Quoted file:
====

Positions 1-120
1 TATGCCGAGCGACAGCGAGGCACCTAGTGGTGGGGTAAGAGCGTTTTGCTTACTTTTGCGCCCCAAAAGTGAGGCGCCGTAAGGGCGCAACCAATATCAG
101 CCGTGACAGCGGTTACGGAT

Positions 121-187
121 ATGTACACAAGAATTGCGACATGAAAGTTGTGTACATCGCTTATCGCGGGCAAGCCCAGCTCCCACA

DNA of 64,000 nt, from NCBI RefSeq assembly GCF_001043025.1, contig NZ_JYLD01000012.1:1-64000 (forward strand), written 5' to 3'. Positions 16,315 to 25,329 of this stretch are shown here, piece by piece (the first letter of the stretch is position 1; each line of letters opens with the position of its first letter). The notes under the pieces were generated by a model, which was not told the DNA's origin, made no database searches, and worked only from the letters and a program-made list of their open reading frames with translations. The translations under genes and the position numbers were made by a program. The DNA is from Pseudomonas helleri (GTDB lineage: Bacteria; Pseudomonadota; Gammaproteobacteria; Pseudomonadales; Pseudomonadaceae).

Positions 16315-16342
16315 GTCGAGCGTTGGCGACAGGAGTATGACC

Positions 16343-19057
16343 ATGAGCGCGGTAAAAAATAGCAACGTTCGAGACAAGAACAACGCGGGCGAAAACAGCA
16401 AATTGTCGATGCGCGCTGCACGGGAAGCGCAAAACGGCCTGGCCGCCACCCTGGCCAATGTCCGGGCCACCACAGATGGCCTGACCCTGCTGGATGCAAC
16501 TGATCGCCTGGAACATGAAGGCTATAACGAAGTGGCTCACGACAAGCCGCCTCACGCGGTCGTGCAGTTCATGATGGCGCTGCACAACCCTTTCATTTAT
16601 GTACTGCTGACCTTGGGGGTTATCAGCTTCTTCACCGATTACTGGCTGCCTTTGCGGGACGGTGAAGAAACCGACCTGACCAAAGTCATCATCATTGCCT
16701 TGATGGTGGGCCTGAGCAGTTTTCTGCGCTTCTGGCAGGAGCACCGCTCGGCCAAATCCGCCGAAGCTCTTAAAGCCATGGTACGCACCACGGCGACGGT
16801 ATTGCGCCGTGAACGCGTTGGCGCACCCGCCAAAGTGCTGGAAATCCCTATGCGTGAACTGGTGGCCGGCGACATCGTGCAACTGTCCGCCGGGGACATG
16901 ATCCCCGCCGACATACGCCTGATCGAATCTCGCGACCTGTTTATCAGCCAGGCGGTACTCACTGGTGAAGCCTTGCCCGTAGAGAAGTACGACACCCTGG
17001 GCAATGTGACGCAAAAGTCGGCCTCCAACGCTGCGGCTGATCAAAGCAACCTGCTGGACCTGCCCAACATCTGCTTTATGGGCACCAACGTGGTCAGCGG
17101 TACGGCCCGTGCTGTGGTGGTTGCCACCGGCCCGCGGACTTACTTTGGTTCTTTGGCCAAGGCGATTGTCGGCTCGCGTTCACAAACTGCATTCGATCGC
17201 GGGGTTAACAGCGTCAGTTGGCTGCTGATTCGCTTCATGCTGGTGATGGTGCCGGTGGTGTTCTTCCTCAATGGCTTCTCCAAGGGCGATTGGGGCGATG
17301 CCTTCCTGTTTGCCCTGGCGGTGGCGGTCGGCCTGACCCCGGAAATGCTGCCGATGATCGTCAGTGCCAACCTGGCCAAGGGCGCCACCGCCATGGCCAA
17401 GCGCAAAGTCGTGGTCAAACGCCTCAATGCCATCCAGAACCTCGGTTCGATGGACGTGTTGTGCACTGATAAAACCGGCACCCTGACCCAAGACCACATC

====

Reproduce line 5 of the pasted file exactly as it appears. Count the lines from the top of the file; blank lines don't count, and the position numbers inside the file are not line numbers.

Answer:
121 ATGTACACAAGAATTGCGACATGAAAGTTGTGTACATCGCTTATCGCGGGCAAGCCCAGCTCCCACA